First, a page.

Rather than designing a charging circuit in terms of the tank capacitor Cp and ballast Lb, we should design it in terms of its resonant frequency Fr and characteristic impedance Zr, since these are the parameters which really define its behaviour. This implies manipulating Cp and Lb in conjunction, rather than adjusting one variable in isolation. Let me explain, by way of two examples…

If a particular system operates well with a given primary capacitor Cp and ballast Lb, we can easily double the power throughput by changing Cp and Lb in conjunction.

If Cp is doubled and Lb is halved, then the product Lb x Cp is unchanged and the resonant charging frequency Fr remains the same. This ensures that none of the timing aspects of the design change. Ie. The rotary speed and phase need not be changed, and the power factor and charging waveforms remain the same. However, the change in Lb / Cp means that the characteristic impedance of the circuit is halved. This implies a doubling in the power that is processed by the system, and an approximate 40% gain in spark length.

(The above analysis explains why doubling the tank capacitance is a wise decision when a second NST is added to a Tesla coil power supply. Paralleling two identical NSTs doubles the available current or effectively halves Lb. This means that Cp should be doubled in order to keep Fr the same. Only Zr is changed. The power throughput is doubled, but the spark gap still fires at the same rate, and voltages in the charging circuit remain unchanged.)

Similarly, if we want to operate a particular system at a higher rotary firing rate, but with similar power throughput, we can also do this by changing Cp and Lb in conjunction.

If Cp and Lb are both halved, then the resonant frequency is halved. This implies changes to the charging waveforms as the tank capacitor will now recharge much quicker following each firing. The optimum rotary speed will now be higher, and the power factor and peak voltages will also be different. However, since Lb / Cp remains unchanged, the characteristic impedance of the circuit is the same, and a similar amount of power will be processed at the new rotary speed. Such a change allows the merits of different rotary speeds to be compared without changing the overall power throughput greatly.

The graph below summarises the influence of Lb and Cp on the behaviour of the resonant charging circuit: It should be mentioned here that any change to the tank capacitance Cp implies that the tap point of the Tesla coil primary would need to be adjusted in order to regain correct tuning of the Tesla Coil as a whole.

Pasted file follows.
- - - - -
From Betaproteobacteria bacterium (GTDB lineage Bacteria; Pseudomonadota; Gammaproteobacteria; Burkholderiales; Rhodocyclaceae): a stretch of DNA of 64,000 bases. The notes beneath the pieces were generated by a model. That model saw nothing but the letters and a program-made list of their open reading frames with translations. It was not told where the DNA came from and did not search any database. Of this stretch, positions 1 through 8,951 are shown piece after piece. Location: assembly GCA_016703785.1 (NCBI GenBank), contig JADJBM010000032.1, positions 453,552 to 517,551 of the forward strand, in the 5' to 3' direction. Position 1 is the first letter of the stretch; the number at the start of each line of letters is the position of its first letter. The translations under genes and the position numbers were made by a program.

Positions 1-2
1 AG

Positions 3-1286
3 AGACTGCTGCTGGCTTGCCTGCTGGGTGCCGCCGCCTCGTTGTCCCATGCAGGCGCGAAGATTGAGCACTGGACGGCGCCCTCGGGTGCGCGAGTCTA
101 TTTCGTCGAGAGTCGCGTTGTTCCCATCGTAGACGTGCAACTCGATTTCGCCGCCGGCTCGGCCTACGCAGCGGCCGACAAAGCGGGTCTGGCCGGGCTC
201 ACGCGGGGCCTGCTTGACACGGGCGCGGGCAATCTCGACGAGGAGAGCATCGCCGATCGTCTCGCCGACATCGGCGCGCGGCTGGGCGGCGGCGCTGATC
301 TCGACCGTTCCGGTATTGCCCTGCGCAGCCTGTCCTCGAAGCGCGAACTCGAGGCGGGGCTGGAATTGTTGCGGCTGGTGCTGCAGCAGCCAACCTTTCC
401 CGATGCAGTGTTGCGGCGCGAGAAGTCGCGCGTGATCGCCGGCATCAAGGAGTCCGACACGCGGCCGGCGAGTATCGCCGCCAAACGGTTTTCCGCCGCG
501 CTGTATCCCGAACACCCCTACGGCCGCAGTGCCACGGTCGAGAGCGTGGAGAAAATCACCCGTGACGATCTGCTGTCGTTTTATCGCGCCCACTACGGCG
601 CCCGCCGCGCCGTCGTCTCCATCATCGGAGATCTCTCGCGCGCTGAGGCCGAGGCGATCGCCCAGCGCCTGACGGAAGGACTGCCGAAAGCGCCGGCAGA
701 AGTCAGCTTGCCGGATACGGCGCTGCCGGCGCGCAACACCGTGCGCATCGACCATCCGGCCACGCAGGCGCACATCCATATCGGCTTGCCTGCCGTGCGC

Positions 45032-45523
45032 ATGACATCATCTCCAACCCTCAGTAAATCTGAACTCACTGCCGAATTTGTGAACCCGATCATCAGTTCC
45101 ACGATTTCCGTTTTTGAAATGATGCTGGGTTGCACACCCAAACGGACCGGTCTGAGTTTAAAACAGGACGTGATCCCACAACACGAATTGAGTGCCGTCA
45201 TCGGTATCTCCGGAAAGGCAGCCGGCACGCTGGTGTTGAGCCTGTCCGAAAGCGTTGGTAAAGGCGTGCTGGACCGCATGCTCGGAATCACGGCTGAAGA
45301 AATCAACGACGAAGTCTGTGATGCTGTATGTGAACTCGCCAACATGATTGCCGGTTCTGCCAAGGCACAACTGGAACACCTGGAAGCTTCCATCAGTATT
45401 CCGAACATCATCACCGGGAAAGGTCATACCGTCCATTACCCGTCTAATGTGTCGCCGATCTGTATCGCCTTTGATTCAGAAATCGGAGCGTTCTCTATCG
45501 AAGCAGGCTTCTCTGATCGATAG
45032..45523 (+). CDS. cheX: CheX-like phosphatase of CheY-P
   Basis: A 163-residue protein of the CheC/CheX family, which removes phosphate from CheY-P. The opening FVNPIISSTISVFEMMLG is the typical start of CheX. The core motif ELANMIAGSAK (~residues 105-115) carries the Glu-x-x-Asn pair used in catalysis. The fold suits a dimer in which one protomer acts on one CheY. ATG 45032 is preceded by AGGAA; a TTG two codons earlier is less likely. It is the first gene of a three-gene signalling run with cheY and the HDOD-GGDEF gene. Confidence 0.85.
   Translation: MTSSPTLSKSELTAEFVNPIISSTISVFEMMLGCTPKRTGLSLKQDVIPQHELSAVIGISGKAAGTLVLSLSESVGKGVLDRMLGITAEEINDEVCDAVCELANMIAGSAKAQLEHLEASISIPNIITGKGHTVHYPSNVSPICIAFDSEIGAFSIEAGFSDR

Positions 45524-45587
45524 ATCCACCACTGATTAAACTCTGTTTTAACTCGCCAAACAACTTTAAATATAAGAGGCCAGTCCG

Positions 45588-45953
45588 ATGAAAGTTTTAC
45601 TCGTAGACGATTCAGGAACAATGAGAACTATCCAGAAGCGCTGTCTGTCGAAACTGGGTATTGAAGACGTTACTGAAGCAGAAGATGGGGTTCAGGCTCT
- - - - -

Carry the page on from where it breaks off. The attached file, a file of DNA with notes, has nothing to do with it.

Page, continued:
Types of power supply,

In a system using an externally ballasted power transformer, the designer can readily change Lb by altering the inductance of the ballast inductor on the low voltage side of the transformer. The ballast inductance is transformed by the turns ratio squared and appears "reflected" at the high voltage side of the transformer.

Therefore, with an adjustable ballast and primary capacitor, both the resonant frequency of the charging circuit Fr and the impedance Zr can be altered independently as desired. This is a very flexible system indeed.

In systems based on shunted transformers such as Neon Sign Transformers the leakage inductance is most often fixed during the manufacture of the transformer. Due to this restriction, design methods involving shunted transformers and externally ballasted transformers are slightly different. The requirements of the design also become subtly different when moving from small shunted NST systems to higher powered externally ballasted transformers. Internally shunted supplies (NSTs)

Power supplies consisting of Neon sign transformers have internal magnetic shunts, which are built-in at the design stage. These shunts lower the coupling coefficient of the transformer and introduce a fixed amount of leakage inductance Lb in series with the secondary winding.

Since Lb is fixed, the designer can only influence the behaviour of the resonant charging circuit by changing the tank capacitor Cp. However, this has the undesirable affect that it changes both the resonant frequency Fr and the characteristic impedance Zr simultaneously ! This lack of flexibility has to be accepted with internally shunted transformers.

(Technically the designer could increase Lb by adding external ballast, or decrease Lb by paralleling several NSTs, although for this analysis we will assume that Lb is fixed.)